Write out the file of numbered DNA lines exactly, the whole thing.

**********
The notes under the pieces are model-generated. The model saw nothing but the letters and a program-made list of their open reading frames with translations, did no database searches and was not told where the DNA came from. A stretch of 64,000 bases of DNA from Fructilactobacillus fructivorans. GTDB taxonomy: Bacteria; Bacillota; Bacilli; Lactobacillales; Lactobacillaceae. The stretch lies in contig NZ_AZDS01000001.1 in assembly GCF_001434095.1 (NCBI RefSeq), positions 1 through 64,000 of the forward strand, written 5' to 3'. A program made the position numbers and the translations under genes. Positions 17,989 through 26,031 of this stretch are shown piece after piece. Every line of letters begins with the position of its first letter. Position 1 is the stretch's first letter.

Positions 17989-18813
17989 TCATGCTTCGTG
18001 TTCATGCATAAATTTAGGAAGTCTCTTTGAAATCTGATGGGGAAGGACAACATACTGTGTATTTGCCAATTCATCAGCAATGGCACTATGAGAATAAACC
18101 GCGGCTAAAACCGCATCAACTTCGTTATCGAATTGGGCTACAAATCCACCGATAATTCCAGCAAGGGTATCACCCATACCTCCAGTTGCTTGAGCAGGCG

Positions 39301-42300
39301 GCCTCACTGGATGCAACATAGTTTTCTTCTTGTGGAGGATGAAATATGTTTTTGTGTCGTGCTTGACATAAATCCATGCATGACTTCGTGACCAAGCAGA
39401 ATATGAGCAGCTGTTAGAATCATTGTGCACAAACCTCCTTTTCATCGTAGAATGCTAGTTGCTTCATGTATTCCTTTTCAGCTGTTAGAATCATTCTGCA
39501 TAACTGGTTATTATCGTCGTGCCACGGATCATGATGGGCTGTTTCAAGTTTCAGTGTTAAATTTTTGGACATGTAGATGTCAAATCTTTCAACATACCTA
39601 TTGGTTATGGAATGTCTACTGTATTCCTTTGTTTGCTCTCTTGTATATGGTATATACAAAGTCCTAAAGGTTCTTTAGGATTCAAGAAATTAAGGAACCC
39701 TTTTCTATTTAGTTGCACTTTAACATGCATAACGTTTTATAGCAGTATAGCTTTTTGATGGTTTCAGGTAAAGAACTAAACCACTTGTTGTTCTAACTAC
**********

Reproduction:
The notes under the pieces are model-generated. The model saw nothing but the letters and a program-made list of their open reading frames with translations, did no database searches and was not told where the DNA came from. A stretch of 64,000 bases of DNA from Fructilactobacillus fructivorans. GTDB taxonomy: Bacteria; Bacillota; Bacilli; Lactobacillales; Lactobacillaceae. The stretch lies in contig NZ_AZDS01000001.1 in assembly GCF_001434095.1 (NCBI RefSeq), positions 1 through 64,000 of the forward strand, written 5' to 3'. A program made the position numbers and the translations under genes. Positions 17,989 through 26,031 of this stretch are shown piece after piece. Every line of letters begins with the position of its first letter. Position 1 is the stretch's first letter.

Positions 17989-18813
17989 TCATGCTTCGTG
18001 TTCATGCATAAATTTAGGAAGTCTCTTTGAAATCTGATGGGGAAGGACAACATACTGTGTATTTGCCAATTCATCAGCAATGGCACTATGAGAATAAACC
18101 GCGGCTAAAACCGCATCAACTTCGTTATCGAATTGGGCTACAAATCCACCGATAATTCCAGCAAGGGTATCACCCATACCTCCAGTTGCTTGAGCAGGCG

Positions 39301-42300
39301 GCCTCACTGGATGCAACATAGTTTTCTTCTTGTGGAGGATGAAATATGTTTTTGTGTCGTGCTTGACATAAATCCATGCATGACTTCGTGACCAAGCAGA
39401 ATATGAGCAGCTGTTAGAATCATTGTGCACAAACCTCCTTTTCATCGTAGAATGCTAGTTGCTTCATGTATTCCTTTTCAGCTGTTAGAATCATTCTGCA
39501 TAACTGGTTATTATCGTCGTGCCACGGATCATGATGGGCTGTTTCAAGTTTCAGTGTTAAATTTTTGGACATGTAGATGTCAAATCTTTCAACATACCTA
39601 TTGGTTATGGAATGTCTACTGTATTCCTTTGTTTGCTCTCTTGTATATGGTATATACAAAGTCCTAAAGGTTCTTTAGGATTCAAGAAATTAAGGAACCC
39701 TTTTCTATTTAGTTGCACTTTAACATGCATAACGTTTTATAGCAGTATAGCTTTTTGATGGTTTCAGGTAAAGAACTAAACCACTTGTTGTTCTAACTAC